Looking good now
The multitude of golden black-eyed Susan is setting the Autumn Garden aglow.
The multitude of golden black-eyed Susan is setting the Autumn Garden aglow.
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Sutton Trust Summer School Visit

'Plants are smarter than humans' and 'masters of biochemistry' – that was the conclusion from the 30 teenagers who visited the Sainsbury Lab and the Botanic Garden last week, for a morning of science challenges.
The group were on a Sutton Trust Summer School, a week-long event designed to give bright students from non-privileged homes a taste of life at a leading university. The aim is to demystify elite universities, and our visitors attended an undergraduate-style lecture on ‘Plants: The Great Poisoners’, before chatting to the lecturer, current undergraduates, and research scientists over a cup of tea. Dr Beverley Glover’s lecture, in the amazing surroundings of the Sainsbury Lab looking out over the Botanic Garden, made the students see plants in a whole new light – not as vulnerable, static organisms, but as heavily fortified castles prepared to fight off all invaders.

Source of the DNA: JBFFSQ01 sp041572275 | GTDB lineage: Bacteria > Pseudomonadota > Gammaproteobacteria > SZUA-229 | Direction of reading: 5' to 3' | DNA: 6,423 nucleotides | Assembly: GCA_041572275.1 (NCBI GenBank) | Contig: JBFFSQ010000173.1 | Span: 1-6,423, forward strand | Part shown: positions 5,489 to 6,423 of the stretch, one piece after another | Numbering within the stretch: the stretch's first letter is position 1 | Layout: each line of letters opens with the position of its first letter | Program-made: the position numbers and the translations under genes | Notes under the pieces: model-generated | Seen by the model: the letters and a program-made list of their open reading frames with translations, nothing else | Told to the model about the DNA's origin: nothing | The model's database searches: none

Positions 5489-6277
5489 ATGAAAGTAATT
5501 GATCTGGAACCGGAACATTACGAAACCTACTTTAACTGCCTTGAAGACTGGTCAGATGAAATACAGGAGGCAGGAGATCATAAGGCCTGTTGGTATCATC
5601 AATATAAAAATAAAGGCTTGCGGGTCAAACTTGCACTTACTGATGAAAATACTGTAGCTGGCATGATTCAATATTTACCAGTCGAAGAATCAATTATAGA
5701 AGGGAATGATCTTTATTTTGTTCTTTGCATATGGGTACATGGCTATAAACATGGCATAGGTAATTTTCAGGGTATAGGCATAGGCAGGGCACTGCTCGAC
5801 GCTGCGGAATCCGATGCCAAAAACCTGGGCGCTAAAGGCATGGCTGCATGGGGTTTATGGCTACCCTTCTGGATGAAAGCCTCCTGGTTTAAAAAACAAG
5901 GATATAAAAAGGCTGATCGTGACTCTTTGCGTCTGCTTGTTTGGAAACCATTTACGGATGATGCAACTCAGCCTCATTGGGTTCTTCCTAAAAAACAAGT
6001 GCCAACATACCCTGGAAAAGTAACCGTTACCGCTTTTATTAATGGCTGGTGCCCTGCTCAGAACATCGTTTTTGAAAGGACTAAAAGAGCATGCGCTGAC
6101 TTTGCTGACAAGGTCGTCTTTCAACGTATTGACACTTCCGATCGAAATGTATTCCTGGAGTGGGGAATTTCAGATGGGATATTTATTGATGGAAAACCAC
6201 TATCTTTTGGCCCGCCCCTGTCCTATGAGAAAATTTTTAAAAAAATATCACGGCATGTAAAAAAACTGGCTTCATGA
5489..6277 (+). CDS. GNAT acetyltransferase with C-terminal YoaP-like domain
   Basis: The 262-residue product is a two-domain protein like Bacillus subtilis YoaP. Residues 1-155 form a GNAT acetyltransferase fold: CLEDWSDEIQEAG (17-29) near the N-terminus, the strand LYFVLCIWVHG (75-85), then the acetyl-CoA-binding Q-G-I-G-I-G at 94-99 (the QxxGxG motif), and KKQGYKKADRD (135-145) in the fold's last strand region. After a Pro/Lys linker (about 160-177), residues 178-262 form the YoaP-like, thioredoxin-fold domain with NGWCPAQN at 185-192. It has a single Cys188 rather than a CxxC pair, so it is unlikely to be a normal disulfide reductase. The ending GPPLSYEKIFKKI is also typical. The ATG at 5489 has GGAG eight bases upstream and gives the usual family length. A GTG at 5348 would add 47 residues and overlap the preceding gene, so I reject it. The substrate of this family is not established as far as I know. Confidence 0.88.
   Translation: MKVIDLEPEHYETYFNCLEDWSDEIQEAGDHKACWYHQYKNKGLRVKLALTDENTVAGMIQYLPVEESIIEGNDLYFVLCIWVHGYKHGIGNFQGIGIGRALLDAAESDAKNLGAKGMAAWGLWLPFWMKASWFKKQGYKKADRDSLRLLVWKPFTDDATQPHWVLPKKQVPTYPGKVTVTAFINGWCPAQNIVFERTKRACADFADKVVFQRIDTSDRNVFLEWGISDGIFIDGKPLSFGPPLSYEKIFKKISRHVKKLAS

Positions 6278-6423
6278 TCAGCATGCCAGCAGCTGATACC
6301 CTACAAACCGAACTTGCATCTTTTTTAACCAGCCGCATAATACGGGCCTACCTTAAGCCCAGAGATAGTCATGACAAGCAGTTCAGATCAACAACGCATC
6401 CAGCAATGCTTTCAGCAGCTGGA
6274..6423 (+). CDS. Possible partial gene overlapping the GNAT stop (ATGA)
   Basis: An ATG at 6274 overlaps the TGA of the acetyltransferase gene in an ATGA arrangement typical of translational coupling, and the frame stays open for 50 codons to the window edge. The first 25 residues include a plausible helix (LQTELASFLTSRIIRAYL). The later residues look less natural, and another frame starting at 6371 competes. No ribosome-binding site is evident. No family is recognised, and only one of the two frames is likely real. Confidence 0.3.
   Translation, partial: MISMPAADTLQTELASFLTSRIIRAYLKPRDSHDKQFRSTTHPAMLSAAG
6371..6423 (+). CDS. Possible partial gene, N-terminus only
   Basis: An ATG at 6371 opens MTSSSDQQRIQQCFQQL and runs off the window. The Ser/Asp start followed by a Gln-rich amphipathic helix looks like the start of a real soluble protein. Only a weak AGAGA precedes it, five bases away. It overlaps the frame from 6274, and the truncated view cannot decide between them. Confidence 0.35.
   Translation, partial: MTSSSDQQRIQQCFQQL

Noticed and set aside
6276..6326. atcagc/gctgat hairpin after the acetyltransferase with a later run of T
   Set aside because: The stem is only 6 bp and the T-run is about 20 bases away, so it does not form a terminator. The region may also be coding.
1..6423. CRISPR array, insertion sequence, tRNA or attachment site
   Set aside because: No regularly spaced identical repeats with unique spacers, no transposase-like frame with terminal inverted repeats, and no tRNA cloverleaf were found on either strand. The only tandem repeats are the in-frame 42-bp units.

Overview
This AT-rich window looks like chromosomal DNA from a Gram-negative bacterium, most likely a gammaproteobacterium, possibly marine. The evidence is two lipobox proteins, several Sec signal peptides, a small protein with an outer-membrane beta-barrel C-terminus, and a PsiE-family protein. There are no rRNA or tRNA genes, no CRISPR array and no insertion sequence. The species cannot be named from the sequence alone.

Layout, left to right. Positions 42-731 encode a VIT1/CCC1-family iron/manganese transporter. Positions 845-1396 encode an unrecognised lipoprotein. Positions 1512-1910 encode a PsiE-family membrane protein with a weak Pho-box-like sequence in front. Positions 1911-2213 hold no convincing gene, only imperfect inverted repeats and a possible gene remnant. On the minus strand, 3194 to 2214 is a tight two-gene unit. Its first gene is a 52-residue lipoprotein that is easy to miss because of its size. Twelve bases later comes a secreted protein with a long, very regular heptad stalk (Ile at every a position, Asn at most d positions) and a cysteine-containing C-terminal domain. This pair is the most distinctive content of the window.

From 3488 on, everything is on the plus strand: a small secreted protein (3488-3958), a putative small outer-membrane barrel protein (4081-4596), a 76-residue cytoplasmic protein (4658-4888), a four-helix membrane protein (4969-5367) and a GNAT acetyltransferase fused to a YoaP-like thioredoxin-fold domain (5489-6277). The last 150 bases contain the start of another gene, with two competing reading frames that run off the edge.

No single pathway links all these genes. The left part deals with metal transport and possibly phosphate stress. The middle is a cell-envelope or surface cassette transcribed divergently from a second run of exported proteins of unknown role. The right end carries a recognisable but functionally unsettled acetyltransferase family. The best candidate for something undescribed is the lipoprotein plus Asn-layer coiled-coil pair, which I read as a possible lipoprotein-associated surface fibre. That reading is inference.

Science and Plants for Schools, based at the Botanic Garden, then led the students in a hands-on practical, looking at the effects of one particular plant poison – caffeine – on tiny transparent water fleas. The students were some of the first people to work in that particular lab, and they certainly appreciated the gleaming surroundings and high-tech equipment around them.

Putting their new knowledge into context, the teenagers finished the morning with a ‘trip to the rainforest’ to visit some of the world’s most poisonous plants in the benign setting of the garden’s Tropical House.

No surprise, then, that so many of the students reported that they now see plants through different eyes, and are thinking hard about studying plant science at University.

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